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Jeb Bush traveled to Chicago today to give a speech on foreign policy that demonstrated a good command of important issues as well as some cogent critiques of the Obama administration. But most observers were parsing each line in the speech seeking the answer to the question on seemingly everyone’s mind: Would a third President Bush be more like Bush 41 or Bush 43? Jeb’s answer is that he will be his own man even as he presented a list of foreign-policy advisors peppered with figures from both of those presidencies setting up the possibility that a Bush 45 administration would be divided between realists like James Baker and neoconservatives such as Paul Wolfowitz. But while his ability to summon such broad support from the GOP foreign-policy establishment is a clear strength, like much else about his candidacy it is also a weakness. In a year in which the Democrats will be trying to recycle the Clinton magic of the 1990s, the prospect of a third Bush presidency won’t provide a strong contrast that a fresh face might provide.

As Politico notes today, the rollout of Jeb’s foreign-policy platform was just as professional and well thought out as the rest of his campaign. “Shock and awe” is a good way to describe the Bush blitz that drove Mitt Romney out of the race and has put other challengers on notice that if they wait much longer to line up staff and donors, Bush will have stolen a march on them they may not be able to make up.

Moreover, the same applies to Jeb’s foreign-policy views. His speech projected strength both in terms of his unabashed desire to “take out” ISIS terrorists and to reject engagement and appeasement of Iran. Putting his finger on a key problem of the Obama administration’s approach, he said that he, like many Americans, had come to doubt whether the president thinks U.S. power “is a force for good.” He rightly noted that the administration’s record is one that has caused it to be no longer trusted by friends or feared by allies.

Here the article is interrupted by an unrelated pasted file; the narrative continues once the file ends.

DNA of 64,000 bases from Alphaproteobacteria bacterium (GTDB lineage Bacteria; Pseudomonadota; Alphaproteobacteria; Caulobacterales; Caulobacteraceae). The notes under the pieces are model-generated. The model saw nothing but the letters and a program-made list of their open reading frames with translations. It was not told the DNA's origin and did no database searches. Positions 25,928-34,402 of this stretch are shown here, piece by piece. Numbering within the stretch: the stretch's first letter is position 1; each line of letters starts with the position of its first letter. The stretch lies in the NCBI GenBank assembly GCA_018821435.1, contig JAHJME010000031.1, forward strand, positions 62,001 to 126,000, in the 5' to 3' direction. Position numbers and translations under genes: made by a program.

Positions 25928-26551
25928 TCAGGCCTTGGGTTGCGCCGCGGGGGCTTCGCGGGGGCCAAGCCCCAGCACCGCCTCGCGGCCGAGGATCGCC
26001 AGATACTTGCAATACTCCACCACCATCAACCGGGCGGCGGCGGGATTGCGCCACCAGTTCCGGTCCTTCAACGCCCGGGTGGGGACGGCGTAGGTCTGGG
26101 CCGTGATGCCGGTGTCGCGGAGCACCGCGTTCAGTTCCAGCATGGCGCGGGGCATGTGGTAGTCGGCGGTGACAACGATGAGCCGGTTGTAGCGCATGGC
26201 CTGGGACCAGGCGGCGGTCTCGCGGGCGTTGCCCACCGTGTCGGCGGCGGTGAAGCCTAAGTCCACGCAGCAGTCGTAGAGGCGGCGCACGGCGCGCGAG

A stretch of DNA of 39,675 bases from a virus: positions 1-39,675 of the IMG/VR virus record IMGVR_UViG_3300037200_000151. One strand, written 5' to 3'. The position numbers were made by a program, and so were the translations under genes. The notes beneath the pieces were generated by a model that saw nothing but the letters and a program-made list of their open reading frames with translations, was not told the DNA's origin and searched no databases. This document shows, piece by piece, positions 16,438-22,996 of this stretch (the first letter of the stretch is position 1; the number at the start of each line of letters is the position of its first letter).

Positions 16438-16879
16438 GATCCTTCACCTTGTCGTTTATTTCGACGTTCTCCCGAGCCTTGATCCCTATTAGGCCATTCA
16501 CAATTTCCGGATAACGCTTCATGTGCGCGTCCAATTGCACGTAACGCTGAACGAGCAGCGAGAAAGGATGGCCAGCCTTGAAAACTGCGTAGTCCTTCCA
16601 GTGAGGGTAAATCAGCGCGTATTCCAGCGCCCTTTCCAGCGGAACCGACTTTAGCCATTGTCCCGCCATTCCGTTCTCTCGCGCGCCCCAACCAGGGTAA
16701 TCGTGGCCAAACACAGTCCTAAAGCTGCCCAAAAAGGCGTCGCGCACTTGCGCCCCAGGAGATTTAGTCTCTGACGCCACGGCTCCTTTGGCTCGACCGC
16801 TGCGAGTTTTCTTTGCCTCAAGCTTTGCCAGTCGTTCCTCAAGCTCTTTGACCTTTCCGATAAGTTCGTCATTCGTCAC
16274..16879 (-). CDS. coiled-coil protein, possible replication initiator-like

Nor was he shy about mentioning Iraq, the memory of which is considered to be his greatest weakness as many voters might blame Jeb for the unpopular war his brother took the U.S. into. He correctly praised the 2007 surge that essentially defeated al-Qaeda and left W’s successor with a war that was won. Obama, whose abandonment of Iraq led to both the rise of ISIS and the strengthening of Iran, squandered that victory. Bush also took aim at Obama’s handling of the nuclear negotiations with Iran, a problem that his brother punted on during his time in power. He correctly accused him of seeking to “manage” the nuclear threat rather than to solve it.

Moreover, in a clear shot across the bow of the White House, Bush said he was interested in hearing what Israeli Prime Minister Netanyahu had to say about Iran when he speaks to Congress next month and that he felt the U.S. had already given away too much to Tehran in the nuclear talks.

All this positions Bush as a serious foreign-policy voice that compares favorably to most of his rivals for the nomination. Bush’s ability to articulate a traditional GOP message of international strength contrasts particularly with Rand Paul’s views, which bear a troubling resemblance to those of Obama. It also shows him to be better prepared to be commander in chief than the pack of governors and former governors lined up against him, including fast-rising Wisconsin Governor Scott Walker, who refused to answer questions on the topic when in London last week.